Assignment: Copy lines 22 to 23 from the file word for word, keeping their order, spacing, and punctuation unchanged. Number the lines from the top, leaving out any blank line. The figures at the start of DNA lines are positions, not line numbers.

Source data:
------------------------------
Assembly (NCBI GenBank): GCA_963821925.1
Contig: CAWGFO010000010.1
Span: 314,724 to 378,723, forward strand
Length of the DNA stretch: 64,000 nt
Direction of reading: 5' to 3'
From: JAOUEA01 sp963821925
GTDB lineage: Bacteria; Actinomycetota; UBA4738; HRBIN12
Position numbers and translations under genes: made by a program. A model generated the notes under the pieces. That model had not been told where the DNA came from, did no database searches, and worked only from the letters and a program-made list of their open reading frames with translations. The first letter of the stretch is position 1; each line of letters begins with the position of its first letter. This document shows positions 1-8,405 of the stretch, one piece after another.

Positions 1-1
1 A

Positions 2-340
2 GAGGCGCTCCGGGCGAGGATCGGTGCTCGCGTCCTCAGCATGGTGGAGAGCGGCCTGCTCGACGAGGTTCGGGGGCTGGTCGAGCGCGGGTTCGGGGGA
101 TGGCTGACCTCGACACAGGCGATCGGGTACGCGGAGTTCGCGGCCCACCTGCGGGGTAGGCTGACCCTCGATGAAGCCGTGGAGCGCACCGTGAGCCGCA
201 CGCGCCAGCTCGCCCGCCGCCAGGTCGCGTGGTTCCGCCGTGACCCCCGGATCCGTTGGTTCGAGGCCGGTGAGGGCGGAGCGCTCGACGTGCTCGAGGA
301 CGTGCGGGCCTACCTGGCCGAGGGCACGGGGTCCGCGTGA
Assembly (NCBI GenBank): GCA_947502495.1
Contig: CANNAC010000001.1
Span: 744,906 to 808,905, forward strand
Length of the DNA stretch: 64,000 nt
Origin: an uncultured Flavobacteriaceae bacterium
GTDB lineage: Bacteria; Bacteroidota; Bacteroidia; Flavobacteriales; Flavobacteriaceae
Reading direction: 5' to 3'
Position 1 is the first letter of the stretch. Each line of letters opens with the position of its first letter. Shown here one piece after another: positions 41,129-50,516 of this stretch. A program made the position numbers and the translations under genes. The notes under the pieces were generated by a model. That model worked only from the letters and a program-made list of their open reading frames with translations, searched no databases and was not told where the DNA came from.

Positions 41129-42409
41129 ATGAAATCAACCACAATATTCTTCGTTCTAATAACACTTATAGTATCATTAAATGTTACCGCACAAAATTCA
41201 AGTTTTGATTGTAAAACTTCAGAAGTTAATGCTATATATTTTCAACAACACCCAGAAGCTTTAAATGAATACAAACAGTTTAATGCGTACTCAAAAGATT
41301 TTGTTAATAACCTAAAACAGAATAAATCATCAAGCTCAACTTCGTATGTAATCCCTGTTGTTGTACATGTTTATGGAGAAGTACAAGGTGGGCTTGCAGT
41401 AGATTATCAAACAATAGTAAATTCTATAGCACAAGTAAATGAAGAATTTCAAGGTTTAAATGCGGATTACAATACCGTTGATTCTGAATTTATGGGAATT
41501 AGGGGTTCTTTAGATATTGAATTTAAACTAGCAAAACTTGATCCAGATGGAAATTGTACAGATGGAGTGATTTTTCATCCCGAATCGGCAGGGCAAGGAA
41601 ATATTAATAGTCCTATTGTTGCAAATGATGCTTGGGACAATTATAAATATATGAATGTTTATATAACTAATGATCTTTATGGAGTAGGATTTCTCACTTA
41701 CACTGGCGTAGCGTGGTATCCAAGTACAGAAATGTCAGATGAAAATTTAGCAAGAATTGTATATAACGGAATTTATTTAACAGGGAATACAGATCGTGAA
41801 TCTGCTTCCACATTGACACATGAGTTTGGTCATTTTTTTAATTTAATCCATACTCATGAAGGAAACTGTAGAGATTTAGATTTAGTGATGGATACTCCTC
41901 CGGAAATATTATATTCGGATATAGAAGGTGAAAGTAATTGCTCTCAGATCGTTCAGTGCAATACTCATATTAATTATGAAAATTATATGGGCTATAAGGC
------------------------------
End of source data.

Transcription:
Reading direction: 5' to 3'
Position 1 is the first letter of the stretch. Each line of letters opens with the position of its first letter. Shown here one piece after another: positions 41,129-50,516 of this stretch. A program made the position numbers and the translations under genes. The notes under the pieces were generated by a model. That model worked only from the letters and a program-made list of their open reading frames with translations, searched no databases and was not told where the DNA came from.